Ken admits this made him anxious. “It was scary to think that the whole world could be looking. I’ve been apprehensive a few times when things she posted seemed a little embarrassing.”
Having considered reader comments, and listened carefully to our 2 entries, Pete Hopkins from This Pirate Kills Fascists wins the $20 USD for the first reasonably sung version of Blogging Pie. Congrats to Pete! Now Pete, please put your email address on your site so we can send you money. Stay tuned for a new Challenge shortly.
TriValley Herald>”As Frank saw it, the startup faces two challenges: dealing with incumbents who do collaboration and document and calendar-sharing including OpenText and eRoom on the one hand, and those that already have a history selling Web log tools such as Traction on the other. “
Jonathon Delacour writes on Blog Ethics and his personal experiences at being at the end of a negative Blog posting. A must read for those interested in the ongoing debate on Blog Ethics.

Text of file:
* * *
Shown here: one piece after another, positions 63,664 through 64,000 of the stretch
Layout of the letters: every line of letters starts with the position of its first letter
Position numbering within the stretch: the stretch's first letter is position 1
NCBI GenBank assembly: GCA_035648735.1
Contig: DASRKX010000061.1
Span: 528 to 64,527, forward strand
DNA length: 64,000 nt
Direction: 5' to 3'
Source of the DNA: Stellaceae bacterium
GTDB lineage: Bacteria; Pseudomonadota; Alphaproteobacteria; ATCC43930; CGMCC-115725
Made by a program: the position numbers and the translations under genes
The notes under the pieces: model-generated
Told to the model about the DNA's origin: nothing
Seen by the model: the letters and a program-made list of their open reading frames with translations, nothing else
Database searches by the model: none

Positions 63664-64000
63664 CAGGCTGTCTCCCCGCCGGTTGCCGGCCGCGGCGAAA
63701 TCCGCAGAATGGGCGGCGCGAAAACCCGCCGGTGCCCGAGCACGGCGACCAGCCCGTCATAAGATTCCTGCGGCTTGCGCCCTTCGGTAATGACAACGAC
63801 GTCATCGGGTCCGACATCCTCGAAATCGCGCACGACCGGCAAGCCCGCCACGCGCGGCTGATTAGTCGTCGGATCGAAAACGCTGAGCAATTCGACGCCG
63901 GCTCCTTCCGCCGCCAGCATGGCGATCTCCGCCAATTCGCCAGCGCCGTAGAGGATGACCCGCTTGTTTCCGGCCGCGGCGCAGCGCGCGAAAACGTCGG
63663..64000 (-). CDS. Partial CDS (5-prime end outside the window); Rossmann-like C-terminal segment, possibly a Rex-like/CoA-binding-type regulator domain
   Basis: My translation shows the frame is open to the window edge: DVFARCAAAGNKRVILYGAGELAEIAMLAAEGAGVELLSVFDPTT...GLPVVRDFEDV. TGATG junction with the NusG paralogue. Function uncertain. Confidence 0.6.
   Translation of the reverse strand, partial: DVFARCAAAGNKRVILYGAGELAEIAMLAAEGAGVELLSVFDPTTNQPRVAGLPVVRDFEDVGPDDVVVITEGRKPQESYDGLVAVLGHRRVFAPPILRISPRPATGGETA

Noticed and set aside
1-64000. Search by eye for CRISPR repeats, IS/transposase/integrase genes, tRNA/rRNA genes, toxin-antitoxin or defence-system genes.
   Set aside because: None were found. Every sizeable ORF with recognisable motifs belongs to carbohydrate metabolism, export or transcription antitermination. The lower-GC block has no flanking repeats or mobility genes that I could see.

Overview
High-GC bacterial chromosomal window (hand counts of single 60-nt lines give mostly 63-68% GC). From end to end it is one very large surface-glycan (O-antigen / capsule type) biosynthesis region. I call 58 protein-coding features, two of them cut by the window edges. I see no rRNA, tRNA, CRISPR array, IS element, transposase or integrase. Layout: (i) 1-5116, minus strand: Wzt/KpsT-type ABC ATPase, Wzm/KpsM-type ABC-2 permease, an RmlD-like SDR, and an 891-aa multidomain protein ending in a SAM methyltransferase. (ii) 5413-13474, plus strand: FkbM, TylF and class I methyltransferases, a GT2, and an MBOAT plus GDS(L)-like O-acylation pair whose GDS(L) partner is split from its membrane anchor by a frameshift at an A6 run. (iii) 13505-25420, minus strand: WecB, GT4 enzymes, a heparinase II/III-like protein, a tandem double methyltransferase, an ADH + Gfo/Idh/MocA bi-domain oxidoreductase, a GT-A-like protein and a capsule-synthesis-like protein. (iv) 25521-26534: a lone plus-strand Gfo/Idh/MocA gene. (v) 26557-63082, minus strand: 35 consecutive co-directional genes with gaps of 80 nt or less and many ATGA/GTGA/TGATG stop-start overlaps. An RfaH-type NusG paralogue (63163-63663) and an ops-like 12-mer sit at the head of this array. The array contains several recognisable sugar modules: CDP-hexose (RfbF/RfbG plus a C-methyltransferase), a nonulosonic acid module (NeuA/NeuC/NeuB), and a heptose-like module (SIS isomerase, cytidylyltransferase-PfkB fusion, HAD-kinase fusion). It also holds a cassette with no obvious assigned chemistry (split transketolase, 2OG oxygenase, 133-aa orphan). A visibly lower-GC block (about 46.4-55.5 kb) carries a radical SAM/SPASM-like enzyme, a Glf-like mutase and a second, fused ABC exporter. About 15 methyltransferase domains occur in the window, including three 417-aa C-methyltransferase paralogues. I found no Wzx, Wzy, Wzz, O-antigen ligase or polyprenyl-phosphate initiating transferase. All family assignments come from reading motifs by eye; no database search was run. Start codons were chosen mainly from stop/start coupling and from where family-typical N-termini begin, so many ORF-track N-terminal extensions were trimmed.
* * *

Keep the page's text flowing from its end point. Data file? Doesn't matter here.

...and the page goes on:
“I still have strong reservations about removing entries but I’ve changed my mind about pretty much everything else. And while I can understand the impulse to encourage “accountability”, I find I’ve crossed over to Dave Winer’s side of the fence as regards “substantially editing (although not removing) content after having posted it to the web.”
The Blog Herald has come across what is arguably the sickest blog posting ever, if it is true. And if it is not true, the imagination of those who wrote it is seriously warped. Be warned though: this is not for the squeamish. Please feel free to share your thoughts here on the quality (or lack there of) of this article
Getting Cut For Love: Sxxxy.org
I’ve posted 1,676 entries, which is a little better than one a day. I’ve made lots of great friends through this weblog, gotten a dream job, and improved my life in countless other immeasurable ways
This is where Johanna decides to fool around with the friend while Alex is at work. Ripped with guilt, she decides to publish an anonymous blog, seeking advice on how to break the news to him.
So it should come as little surprise that a technology behind blogs–online chronicles of personal, creative and organizational life–has manifested the kind of bitter fight for control that is inevitable in any truly democratic institution.